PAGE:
On 6 December 2022 the European Commission, Council and Parliament, concluded their Trilogue discussions, and reached agreement in principle on this innovative Regulation. This comes one year after the pledge to halt and reverse forest loss and land degradation by 2030, signed at the Glasgow Climate Change Conference (COP 26) by more than 140 countries and where EU President Ursula von der Leyen echoed the sentiments of the Commussion's Communication Stepping up EU Action to Protect and Restore the World’s Forests said: “[F]orests are the green lungs of the earth." This is a landmark due diligence regulation, which aims to prevent commodity-driven deforestation and forest degradation in selected supply chains of the EU. Specifically, it aims to curb the EU’s contribution to trade-related global deforestation by keeping products linked to illegal production and deforestation off the EU market. Further, it prohibits the placing on the EU market of certain products if they are not produced according to the local law in producing countries, or if they have led to deforestation or forest degradation. Traders and operators placing products on the EU market, including soy, palm oil, cocoa, beef, coffee or timber, have to assure traceability to plot level, and must have proof of compliance to these new requirements. The regulation is expected to enter into force in May or June 2023, followed by an 18-month implementation period for larger stakeholders and a 24-month period for small and medium-sized enterprises ("SMEs").
Commentators have described the EU regulation as a “paradigm shift” for deforestation, moving from voluntary initiatives towards mandatory legislation. One of the pillars of this regulation is mandatory due diligence. Mandatory due diligence provides that while no country or commodity as such will be banned from the EU single market, companies will not be allowed to sell their products in the EU or export them from the EU without a due diligence statement. In this statement, companies will have to provide information to ensure that the commodities and products are first, deforestation-free, meaning produced on land that was not subject to deforestation or forest degradation after the cut-off date of 31 December 2020 (as defined by SDG target 15.2) and second, compliant with all relevant applicable laws in force in the country of production, including human rights and Indigenous Peoples’ rights laws. To enable “competent” EU authorities to verify compliance with the deforestation-free requirement, companies also have to collect precise geographical information on the farmland where the commodities that they source have been grown. A country benchmarking system, currently proving controversial, to be developed by the Commission, will “assess countries or parts thereof and their level of risk of deforestation and forest degradation.” This regulation will complement the EU's Sustainable Corporate Governance ("SCG") initiative with the SCG targeting corporate value chains generally, as well as setting out due diligence obligations.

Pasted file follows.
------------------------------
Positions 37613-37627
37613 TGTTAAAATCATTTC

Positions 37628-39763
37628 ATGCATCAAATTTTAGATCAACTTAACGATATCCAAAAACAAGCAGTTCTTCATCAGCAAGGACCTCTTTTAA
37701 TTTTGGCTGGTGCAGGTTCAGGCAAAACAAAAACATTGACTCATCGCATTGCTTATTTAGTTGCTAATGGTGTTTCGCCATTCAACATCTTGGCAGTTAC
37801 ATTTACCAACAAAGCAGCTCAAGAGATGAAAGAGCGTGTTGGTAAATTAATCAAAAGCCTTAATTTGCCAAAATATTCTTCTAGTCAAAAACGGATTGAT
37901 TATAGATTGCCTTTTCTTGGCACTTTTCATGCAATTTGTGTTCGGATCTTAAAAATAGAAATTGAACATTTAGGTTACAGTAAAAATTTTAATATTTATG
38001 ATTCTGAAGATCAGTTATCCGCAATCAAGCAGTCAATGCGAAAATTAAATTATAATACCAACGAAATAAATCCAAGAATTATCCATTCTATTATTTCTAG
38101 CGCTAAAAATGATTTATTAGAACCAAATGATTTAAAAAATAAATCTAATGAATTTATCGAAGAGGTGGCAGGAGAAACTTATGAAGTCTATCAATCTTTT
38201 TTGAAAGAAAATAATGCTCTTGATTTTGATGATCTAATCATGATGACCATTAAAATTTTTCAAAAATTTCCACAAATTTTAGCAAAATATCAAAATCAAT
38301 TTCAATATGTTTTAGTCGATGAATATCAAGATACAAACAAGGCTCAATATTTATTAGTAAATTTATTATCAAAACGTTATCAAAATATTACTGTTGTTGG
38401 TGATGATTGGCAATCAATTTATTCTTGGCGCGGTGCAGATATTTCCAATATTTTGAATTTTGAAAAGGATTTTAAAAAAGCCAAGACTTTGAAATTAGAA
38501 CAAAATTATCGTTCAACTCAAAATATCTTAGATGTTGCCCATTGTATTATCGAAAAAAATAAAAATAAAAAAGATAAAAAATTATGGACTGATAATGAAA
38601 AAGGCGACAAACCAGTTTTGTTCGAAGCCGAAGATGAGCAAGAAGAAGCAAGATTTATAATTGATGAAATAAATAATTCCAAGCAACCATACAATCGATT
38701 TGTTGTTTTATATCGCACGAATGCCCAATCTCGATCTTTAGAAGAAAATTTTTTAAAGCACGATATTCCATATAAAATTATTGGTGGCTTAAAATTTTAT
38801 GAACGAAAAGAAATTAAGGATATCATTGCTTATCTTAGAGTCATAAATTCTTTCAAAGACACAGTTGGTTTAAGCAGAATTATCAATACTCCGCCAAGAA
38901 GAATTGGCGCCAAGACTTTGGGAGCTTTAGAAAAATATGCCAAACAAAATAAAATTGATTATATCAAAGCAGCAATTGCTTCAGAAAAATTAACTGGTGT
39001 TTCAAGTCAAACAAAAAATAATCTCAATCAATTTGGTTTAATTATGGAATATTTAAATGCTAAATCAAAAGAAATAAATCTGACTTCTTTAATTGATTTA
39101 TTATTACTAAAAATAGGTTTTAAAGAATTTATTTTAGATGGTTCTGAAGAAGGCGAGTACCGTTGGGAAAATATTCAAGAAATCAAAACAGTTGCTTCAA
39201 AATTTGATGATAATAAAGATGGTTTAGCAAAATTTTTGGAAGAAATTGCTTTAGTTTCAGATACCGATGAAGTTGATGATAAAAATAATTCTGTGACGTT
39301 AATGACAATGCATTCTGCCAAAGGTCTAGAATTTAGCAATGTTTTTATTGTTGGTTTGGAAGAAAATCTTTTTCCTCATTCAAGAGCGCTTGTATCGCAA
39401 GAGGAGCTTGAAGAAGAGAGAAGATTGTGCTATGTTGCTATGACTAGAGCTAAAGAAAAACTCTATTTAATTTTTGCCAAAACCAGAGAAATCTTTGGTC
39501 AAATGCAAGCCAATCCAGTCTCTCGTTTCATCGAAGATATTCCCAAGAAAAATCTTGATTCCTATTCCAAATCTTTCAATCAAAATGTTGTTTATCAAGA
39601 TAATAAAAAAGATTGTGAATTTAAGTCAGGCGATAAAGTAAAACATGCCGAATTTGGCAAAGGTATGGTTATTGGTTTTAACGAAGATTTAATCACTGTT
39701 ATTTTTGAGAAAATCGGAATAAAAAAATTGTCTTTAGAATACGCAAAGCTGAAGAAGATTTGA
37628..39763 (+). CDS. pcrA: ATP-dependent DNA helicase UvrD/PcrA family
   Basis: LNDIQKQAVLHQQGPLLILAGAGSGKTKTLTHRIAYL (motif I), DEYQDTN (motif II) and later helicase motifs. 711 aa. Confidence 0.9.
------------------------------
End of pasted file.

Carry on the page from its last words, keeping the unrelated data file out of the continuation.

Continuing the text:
Two further Directives which apply to corporate entities must also be considered in this context. On 5 January 2023 the Corporate Sustainability Reporting Directive ("CSRD") entered into force. With this comes a new era of sustainability reporting.
In addition to addressing the sustainability of supply chains, all three initiatives have the common characteristic of extending jurisdictional reach in an assertive way from parent company through to subsidiaries located in other jurisdictions.
"Unfortunately, the Trilogue has not led to the inclusion of other vulnerable ecosystems important for biodiversity and climate, such as “other wooded lands” including savannahs, wetlands, peatlands or biodiversity rich grasslands"
"No later than one year after the Regulation enters into force the Commission plans to reassess whether and how to include “other wooded lands”, and within two years if other ecosystems with high carbon storage and biodiversity value can be included. It is important to not only protect forests, but all ecosystems threatened by commodity trade as soon as possible."